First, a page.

Recently I did read the following short piece from M. Fowler regarding the use of boolean flags in function signatures. I’ll wait while you read it… done? Good!
As a general rule, I completely agree with him. They can be confusing, and should, in general, be avoided (easier said than done). But the article got me to reflect on this advice in the context of Python.
The example shown in the article would translate to Python (with type annotations and following PEP8) as follows
class Concert:def book(self, customer: Customer, is_premium: bool): ...
This definition does indeed has all the downsides mentioned in the article. But what if we use the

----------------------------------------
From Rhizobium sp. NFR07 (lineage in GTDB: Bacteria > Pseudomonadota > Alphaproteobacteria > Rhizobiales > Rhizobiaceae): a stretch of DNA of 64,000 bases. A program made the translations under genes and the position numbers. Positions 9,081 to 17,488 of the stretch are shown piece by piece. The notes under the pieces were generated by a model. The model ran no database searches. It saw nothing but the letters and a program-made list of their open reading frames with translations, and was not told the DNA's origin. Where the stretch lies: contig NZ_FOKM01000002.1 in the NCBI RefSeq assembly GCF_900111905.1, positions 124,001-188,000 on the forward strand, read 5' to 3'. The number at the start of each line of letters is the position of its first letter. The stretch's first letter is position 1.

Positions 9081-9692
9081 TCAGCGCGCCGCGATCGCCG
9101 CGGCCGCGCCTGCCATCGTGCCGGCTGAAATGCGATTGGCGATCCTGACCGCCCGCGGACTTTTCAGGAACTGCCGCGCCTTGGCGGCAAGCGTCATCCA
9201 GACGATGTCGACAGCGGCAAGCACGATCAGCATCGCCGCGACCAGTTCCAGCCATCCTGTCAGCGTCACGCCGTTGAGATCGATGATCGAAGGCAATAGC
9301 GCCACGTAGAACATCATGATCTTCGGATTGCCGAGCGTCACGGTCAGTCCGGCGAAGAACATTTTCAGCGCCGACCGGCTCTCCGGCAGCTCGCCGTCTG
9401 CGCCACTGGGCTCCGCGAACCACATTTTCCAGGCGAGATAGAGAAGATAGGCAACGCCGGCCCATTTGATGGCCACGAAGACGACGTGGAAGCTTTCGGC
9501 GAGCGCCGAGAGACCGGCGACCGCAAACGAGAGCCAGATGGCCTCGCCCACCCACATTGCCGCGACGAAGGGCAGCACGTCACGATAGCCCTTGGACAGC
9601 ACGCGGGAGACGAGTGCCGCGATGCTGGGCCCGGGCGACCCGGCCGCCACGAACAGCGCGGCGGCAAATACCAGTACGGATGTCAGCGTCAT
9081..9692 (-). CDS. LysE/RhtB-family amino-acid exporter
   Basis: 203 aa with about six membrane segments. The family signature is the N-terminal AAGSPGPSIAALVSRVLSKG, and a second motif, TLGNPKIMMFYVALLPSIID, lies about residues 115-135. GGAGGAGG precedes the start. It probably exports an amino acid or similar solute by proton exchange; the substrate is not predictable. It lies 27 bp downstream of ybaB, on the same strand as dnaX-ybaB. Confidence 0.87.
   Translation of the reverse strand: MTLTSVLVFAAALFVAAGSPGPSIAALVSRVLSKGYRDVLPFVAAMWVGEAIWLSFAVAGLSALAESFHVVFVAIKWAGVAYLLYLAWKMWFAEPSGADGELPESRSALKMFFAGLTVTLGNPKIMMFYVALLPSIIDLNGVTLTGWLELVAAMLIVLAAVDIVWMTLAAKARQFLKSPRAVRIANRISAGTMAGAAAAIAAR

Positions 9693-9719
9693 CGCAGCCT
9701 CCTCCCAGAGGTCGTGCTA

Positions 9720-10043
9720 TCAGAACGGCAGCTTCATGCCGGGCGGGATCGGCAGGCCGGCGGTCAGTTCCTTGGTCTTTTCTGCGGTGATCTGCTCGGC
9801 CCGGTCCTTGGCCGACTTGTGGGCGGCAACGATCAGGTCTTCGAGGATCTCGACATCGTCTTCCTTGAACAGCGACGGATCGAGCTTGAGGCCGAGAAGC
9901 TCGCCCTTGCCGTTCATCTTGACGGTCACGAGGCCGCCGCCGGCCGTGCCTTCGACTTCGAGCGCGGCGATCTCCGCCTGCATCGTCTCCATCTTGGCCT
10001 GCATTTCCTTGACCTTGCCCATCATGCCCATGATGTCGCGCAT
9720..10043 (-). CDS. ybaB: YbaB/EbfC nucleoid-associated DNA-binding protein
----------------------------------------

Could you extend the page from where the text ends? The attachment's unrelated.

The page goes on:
keyword argument-only feature of Python?
class Concert:def book(self, customer: Customer, *, is_premium: bool = False): ...
In this case, by adding the
* in the signature, one is forced to mention the name of the argument when calling the function. Thus, a call like the following one
a_book = concert.book(customer, True)
will raise a
TypeError exception. Then, the correct way to call the function would be
a_book = concert.book(customer, is_premium=True)
There is no ambiguity as to what the flag points to, completely transparent and explicit.
However, since in most cases a boolean flag implies some branching in the code of the function, this approach still has some downsides that could be avoided by getting rid of such boolean flag.
Ultimately, it’s a matter of judgment as with everything. If the function has basically one of such flags that have a very restricted function, it’s still manageable.